User login

Extra-Terrestrial Life

The Ingredients of Life

Black smoker thermal vent
at the bottom of the ocean
Credit: NOAA Ocean Explorer

Astrobiologists believe that the three most important ingredients on which life depends are water, energy and organic molecules such as carbon (C). We know there is plenty of energy and organic molecules in the Universe, but the chances of finding water in liquid form is much lower.

Water on Earth will remain liquid at sea-level where the temperatures are between 0°C and 100°C. However, even on Earth, geographical, seasonal and daily variations can cause the temperature to fall well below freezing (as low as -89°C in Antarctica), and yet life can survive under these conditions.

At the other end of the scale, although most terrestrial (on Earth) organisms cannot endure temperatures consistently above 45°C, hyperthermophiles have been found thriving around hydrothermal vents (black smokers) at the bottom of our deepest oceans, where pressures are extreme and temperatures exceed 110°C.

In light of the extreme terrestrial conditions in which we find life here on Earth, it is important not to let our experience of terrestrial life bias our ideas of what life is, and where it might have taken a foothold elsewhere in the Universe.


The Habitable Zone

The 'Habitable Zone' (HZ) is a term used to describe the region around a star where an orbit planet could possess water in liquid form, although the term 'Goldilocks Zone' is perhaps better in describing a region that is neither too hot, nor too cold.

Diagram of the habitable zone around stars
Credit: NASA/JPL

The 'Habitable Zone' (HZ) is a term used to describe the region around a star where an orbit planet could possess water in liquid form, although the term 'Goldilocks Zone' is perhaps better in describing a region that is neither too hot, nor too cold.

The size and location of the HZ depends on the type of the star in question. Typically, hot, bright stars have wide HZs. For example, to enjoy terrestrial temperatures around the star Sirius, which is 26 times brighter than the Sun, an Earth-sized planet would have to orbit at about the distance of Jupiter from the Sun. By contrast, if the Sun were replaced by 40 Eridani (see image), which only has about half the Sun's brightness, the Earth would need to be in a Venus orbit to receive its present level of warmth.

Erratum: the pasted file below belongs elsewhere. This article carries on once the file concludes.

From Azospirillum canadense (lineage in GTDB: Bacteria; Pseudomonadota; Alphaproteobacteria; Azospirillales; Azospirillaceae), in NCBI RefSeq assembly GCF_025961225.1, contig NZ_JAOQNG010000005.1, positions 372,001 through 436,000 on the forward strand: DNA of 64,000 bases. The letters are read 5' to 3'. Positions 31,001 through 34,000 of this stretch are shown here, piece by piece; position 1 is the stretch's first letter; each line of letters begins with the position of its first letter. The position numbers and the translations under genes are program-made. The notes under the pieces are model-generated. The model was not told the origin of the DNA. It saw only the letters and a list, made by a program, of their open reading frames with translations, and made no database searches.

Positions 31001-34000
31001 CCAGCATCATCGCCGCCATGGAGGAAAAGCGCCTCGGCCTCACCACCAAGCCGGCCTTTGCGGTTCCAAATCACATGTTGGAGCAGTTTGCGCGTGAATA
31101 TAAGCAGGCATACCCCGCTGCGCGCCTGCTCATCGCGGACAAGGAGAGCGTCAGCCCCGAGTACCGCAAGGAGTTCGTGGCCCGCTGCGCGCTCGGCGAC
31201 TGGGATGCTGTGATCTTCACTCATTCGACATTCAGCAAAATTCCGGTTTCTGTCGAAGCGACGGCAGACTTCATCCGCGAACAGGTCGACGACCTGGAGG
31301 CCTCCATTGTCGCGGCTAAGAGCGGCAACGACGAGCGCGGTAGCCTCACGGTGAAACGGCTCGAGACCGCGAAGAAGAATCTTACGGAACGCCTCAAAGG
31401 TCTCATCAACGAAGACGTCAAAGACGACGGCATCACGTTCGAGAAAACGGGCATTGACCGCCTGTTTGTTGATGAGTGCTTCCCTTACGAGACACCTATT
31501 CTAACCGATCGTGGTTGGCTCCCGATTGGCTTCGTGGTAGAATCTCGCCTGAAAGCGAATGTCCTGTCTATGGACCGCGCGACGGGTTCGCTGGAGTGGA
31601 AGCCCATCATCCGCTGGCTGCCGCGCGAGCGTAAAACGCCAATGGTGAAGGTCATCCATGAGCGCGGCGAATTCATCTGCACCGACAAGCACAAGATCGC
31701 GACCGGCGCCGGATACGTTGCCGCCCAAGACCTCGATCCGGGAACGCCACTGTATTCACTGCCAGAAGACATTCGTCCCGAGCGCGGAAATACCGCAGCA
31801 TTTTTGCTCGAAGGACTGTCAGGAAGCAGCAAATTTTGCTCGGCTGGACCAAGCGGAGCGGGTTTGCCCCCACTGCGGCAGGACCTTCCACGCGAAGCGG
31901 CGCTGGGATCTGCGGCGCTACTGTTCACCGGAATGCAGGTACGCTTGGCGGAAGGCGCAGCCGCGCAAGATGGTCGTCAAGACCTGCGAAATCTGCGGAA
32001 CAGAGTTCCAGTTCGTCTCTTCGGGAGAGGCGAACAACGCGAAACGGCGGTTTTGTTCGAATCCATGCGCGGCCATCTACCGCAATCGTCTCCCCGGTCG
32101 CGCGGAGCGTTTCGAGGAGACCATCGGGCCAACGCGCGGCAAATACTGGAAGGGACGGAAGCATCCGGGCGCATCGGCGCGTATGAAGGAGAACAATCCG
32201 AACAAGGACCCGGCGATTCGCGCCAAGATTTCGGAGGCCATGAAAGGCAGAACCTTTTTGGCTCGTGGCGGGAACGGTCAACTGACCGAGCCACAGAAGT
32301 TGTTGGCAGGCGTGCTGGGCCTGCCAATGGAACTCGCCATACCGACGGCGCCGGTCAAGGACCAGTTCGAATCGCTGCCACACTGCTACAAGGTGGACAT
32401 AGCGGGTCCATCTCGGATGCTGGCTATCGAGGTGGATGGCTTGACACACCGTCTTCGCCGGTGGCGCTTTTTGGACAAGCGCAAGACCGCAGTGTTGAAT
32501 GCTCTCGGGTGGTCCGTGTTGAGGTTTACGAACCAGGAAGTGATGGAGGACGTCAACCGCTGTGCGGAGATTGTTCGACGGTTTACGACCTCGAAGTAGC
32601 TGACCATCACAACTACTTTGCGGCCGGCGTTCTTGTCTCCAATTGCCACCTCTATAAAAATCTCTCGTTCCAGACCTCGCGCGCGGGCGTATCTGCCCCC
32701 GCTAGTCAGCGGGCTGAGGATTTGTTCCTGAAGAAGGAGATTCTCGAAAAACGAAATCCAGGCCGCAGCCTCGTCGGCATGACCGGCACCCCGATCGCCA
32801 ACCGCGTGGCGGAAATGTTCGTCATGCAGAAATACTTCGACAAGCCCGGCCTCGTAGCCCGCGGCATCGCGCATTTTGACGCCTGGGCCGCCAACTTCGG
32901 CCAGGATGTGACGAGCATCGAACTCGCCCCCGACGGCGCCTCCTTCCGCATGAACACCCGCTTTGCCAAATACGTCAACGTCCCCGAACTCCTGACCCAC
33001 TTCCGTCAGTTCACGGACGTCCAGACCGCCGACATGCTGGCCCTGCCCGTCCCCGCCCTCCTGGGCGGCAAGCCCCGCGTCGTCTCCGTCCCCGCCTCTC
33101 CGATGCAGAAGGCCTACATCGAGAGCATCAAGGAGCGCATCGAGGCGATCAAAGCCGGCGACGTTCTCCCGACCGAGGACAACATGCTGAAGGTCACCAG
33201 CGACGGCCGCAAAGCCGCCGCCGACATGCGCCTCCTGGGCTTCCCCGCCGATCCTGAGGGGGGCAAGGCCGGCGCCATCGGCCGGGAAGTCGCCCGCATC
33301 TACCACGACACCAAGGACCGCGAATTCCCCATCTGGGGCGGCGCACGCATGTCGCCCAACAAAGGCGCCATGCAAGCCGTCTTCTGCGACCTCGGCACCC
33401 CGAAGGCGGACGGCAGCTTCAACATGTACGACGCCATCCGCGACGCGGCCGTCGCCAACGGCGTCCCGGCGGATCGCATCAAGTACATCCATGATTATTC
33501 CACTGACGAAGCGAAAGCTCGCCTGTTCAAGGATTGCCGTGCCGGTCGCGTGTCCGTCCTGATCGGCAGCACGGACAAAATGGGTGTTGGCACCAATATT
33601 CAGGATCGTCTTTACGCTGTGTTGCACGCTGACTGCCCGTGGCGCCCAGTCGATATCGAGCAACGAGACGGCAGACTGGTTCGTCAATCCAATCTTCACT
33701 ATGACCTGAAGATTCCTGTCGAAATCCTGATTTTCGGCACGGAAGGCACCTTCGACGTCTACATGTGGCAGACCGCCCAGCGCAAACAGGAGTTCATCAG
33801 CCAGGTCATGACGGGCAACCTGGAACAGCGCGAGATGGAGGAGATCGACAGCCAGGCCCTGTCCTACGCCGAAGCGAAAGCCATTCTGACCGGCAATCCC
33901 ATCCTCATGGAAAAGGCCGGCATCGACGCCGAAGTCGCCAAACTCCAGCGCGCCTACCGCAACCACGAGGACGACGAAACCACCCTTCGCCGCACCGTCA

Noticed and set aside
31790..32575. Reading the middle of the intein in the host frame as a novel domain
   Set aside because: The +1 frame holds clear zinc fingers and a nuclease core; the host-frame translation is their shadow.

Given that there are 200 million stars in our galaxy, if just one in a thousand had a small rocky planet in a stable orbit within the star's HZ, that would mean 200,000 planets where life might exist.

Life in the Solar System

The frozen surface of Europa
may cover liquid oceans
Credit: NASA/JPL/DLR

We have talked about life around other stars, but there is a chance that life may exist elsewhere in our own Solar System.

The discovery of primitive life, or fossils, on Mars would extend the HZ of the Sun further out. Indeed, the evidence shows that Mars enjoyed warmer, wetter conditions in the past under which primitive organisms may have evolved. In fact, ongoing and future missions to Mars will search for signs of life that may have existed millions of years ago.

Much further from the Sun are the gas giants, like Jupiter, and their large moons, which at first sight seem inhospitable to life. Yet the effect of tidal heating on these worlds, such as Europa and Callisto, may result in the existence of large amounts of sub-surface liquid water and the possibility of aquatic life.

Click here to find out how astronomers are looking for extra-terrestrial life.